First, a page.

The man turned away from the picture, unwilling to look at the child in Kristina’s arms. That should’ve been his future with Evelyn.
After searching through other rooms, the man finally came to the conclusion that the family wasn’t home. Dismayed, he was about to beeline for the door when he heard the sound of a grand piano from upstairs. The man stopped in his tracks, spinning around on his heels to face the staircase. He listened once more for the sound of the piano, for the keys to be banged, creating a mighty crescendo. A sly smile spreading pervasively across his face, the man creeped up the winding stairwell, being cautious not to make a sound.
He eventually reached a narrow hallway, where he could hear the piano’s gorgeous melodies ricochet off the walls, echoing throughout the entire house. The man pressed a cold ear to the wall, trying to follow the sound until he reached his destination. He skidded to a stop, discovering the source of the music. He listened carefully, hearing Mozart through the crack in the doorway.
The man was surprised to find an eighteen-year-old girl in the room, perched like a bird on the piano bench, letting her long fingers dangle over the keys. So this must be Sara, he thought, thinking back to the child on the mantle, and suddenly, the pieces of the complicated puzzle came back together, uniting once more.
His crystal blue eyes softened the more he gazed at Sara. He felt almost guilty about what he had to do, but then, the words that stabbed the navy blue night came back to him, emphasizing the point.
This is my time.
Sara turned around as soon as she finished her last note, falling off of the piano bench in fear. She stared at him for a moment, her eyes shooting lasers at the man.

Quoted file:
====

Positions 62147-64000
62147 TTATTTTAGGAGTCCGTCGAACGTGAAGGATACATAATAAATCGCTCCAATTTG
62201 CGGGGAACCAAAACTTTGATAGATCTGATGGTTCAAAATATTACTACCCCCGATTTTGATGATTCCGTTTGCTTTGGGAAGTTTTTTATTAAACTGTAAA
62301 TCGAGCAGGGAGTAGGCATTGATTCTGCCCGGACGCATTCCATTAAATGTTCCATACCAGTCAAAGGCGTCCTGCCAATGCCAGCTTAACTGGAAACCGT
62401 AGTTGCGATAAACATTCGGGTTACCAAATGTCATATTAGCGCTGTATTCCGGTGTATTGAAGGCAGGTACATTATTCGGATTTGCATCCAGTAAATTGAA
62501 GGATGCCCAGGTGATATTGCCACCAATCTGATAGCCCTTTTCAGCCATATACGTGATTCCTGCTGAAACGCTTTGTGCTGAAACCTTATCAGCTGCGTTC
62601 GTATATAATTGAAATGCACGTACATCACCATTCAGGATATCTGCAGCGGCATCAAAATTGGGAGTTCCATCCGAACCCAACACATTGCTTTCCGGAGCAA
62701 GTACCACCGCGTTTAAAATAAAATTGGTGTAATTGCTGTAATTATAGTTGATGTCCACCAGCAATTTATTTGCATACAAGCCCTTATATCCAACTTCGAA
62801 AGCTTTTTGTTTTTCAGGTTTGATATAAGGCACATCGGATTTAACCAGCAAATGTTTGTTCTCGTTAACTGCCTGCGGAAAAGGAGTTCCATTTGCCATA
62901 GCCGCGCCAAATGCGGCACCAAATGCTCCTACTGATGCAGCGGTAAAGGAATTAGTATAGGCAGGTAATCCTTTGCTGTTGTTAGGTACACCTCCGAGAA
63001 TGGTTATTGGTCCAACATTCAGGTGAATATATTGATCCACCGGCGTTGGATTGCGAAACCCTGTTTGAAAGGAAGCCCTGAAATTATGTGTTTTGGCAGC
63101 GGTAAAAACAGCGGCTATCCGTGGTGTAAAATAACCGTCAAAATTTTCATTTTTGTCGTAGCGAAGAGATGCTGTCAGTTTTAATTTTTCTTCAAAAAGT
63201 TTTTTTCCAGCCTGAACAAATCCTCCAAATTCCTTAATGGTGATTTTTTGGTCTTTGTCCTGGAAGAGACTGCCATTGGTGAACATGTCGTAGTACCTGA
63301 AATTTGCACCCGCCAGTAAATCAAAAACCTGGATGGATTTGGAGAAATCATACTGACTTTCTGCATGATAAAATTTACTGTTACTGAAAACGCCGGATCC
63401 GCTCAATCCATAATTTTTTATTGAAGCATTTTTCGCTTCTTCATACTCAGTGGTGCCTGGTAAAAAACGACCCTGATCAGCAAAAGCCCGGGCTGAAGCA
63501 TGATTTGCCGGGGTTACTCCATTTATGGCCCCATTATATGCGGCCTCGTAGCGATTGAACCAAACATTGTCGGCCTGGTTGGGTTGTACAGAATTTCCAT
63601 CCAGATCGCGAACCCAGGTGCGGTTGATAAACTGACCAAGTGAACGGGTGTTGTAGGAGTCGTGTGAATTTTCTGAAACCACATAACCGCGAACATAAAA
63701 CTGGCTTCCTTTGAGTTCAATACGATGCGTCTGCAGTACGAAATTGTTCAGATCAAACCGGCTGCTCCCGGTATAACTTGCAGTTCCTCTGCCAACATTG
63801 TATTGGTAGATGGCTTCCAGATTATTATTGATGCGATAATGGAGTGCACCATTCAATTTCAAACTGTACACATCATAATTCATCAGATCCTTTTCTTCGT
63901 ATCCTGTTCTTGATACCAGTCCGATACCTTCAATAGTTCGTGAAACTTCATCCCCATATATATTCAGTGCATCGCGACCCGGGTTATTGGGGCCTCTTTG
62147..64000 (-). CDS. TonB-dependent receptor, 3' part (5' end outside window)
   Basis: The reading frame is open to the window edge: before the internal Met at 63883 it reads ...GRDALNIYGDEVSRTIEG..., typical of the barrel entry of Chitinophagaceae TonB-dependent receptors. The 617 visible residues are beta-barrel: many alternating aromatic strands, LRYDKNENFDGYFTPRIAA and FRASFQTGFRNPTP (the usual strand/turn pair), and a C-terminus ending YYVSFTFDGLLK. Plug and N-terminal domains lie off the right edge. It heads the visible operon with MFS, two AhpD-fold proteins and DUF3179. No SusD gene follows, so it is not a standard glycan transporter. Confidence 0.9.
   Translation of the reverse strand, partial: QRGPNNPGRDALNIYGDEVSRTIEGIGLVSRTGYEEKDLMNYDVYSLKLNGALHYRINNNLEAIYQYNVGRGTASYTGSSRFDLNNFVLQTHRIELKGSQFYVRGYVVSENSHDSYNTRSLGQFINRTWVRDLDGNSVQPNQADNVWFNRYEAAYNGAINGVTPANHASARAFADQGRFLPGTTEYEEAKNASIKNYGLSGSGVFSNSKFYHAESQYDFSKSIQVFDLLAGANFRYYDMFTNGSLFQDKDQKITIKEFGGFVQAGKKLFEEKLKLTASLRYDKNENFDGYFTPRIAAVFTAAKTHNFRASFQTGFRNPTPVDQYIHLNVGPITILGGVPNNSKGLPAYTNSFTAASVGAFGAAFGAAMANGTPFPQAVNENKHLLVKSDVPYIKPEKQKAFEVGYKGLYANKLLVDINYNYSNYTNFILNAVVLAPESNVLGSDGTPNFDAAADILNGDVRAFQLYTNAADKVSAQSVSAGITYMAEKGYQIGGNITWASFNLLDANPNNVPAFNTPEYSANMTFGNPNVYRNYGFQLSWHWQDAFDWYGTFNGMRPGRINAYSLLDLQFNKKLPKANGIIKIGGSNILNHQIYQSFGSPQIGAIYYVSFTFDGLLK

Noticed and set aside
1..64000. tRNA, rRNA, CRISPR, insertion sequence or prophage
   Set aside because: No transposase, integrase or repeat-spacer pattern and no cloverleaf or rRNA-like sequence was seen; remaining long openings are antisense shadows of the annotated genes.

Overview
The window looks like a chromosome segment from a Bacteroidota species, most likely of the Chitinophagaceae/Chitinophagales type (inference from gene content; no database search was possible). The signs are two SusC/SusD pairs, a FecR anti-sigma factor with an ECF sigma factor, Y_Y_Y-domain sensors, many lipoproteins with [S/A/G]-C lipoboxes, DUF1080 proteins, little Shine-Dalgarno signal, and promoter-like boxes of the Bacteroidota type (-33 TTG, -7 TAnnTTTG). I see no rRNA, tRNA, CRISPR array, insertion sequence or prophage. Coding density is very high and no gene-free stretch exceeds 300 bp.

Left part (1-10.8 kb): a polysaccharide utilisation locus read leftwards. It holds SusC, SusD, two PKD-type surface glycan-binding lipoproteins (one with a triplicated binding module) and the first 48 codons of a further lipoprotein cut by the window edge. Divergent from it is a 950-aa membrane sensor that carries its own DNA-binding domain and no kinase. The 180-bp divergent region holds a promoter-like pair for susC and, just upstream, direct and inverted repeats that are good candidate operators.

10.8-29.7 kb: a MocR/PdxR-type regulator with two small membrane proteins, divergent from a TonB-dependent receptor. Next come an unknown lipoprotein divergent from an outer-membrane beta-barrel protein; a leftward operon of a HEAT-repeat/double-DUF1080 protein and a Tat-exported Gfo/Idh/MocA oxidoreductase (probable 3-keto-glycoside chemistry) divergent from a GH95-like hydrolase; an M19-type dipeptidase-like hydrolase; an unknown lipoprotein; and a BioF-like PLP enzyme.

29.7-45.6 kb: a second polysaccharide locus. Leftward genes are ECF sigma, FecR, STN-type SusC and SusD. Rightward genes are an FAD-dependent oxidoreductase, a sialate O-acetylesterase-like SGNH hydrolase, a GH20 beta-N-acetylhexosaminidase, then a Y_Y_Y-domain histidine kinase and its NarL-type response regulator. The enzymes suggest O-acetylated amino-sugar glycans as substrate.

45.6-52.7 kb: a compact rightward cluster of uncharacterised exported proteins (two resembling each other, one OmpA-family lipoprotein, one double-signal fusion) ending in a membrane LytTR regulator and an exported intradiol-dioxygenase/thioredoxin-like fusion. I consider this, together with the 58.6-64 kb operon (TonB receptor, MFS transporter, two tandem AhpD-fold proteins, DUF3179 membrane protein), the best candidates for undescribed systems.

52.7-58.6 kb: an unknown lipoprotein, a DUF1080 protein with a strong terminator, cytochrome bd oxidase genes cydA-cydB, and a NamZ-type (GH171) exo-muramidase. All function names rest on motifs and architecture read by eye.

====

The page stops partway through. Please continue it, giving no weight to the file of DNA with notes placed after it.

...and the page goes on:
Her voice came out meek but angry. “Who are you? What do you want from me?” She wasn’t afraid to look him in the eye.
The man, speechless by how brave she sounded, did not answer at first, his utter shock depicted on his face like a splash of colors to a painting.
Sara huffed, her words spoken with less stutter. “Look, sir, if money is all that you want, you’ve come to the wrong place.” She took a step back towards the window, her body hunched over.
The man chuckled to himself. What she told him was a lie. He knew her parents were extremely wealthy people, what with James being a businessman and Kristina a lawyer.
“Sweetheart,” he began, his voice patronizing. Sara stiffened. “I’m not here for your money. I’m not here for anybody’s money, actually.” The man ran his hands through his hair in mock frustration. “Good God, why does everybody assume the silliest of things these days?”
He waited for Sara’s reply, but nothing came.
“I knew your mother,” was all the man could get out, wanting to stump this young girl.
The crease on Sara’s forehead eased back, though not enough to change her tone. “And how did you know my mother, may I ask?” she snapped, her arms crossed over her chest. She backed away from the window.